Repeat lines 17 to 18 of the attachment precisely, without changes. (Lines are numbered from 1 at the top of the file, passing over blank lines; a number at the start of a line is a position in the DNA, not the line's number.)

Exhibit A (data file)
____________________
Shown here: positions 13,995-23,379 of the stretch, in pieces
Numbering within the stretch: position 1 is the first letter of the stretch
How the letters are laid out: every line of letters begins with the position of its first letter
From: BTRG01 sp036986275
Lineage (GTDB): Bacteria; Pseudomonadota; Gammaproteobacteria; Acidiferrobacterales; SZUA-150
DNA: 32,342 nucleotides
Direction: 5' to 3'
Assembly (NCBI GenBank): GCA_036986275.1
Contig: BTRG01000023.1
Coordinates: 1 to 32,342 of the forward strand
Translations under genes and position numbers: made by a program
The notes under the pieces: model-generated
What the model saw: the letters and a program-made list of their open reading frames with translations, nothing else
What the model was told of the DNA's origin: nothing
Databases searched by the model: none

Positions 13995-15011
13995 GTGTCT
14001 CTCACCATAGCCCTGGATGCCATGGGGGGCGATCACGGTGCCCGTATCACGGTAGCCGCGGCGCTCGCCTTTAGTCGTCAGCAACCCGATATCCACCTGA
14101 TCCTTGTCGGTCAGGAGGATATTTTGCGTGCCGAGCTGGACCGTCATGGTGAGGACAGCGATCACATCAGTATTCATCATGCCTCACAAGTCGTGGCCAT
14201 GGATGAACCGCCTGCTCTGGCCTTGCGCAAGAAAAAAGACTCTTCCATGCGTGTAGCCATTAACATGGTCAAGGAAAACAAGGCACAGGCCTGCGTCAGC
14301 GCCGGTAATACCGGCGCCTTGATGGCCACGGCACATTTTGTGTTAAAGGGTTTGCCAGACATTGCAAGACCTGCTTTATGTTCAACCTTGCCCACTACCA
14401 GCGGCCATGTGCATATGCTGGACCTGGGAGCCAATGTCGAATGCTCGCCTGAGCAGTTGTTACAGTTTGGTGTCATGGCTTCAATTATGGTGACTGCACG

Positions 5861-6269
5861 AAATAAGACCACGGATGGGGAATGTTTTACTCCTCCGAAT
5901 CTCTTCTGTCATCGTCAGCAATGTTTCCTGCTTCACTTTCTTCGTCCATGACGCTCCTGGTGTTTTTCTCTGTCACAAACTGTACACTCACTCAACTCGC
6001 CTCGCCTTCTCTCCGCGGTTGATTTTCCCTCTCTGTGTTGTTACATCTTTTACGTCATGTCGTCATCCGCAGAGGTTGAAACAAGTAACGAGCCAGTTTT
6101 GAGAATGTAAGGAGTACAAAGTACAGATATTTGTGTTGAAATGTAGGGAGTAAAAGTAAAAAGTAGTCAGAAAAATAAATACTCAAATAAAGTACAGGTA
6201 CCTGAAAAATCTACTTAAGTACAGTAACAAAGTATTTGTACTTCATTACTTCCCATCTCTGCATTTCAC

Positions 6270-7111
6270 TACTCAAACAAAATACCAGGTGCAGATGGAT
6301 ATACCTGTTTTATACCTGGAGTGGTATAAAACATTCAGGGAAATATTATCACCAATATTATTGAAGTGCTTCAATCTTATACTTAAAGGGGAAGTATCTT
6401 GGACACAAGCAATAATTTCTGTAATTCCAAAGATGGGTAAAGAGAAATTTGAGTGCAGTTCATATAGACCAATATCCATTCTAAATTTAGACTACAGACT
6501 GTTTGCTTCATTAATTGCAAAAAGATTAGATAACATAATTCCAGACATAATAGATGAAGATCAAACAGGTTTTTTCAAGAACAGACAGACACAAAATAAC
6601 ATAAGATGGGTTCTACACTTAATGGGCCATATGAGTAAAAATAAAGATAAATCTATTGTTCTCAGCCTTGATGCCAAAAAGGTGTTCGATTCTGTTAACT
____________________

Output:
13995 GTGTCT
14001 CTCACCATAGCCCTGGATGCCATGGGGGGCGATCACGGTGCCCGTATCACGGTAGCCGCGGCGCTCGCCTTTAGTCGTCAGCAACCCGATATCCACCTGA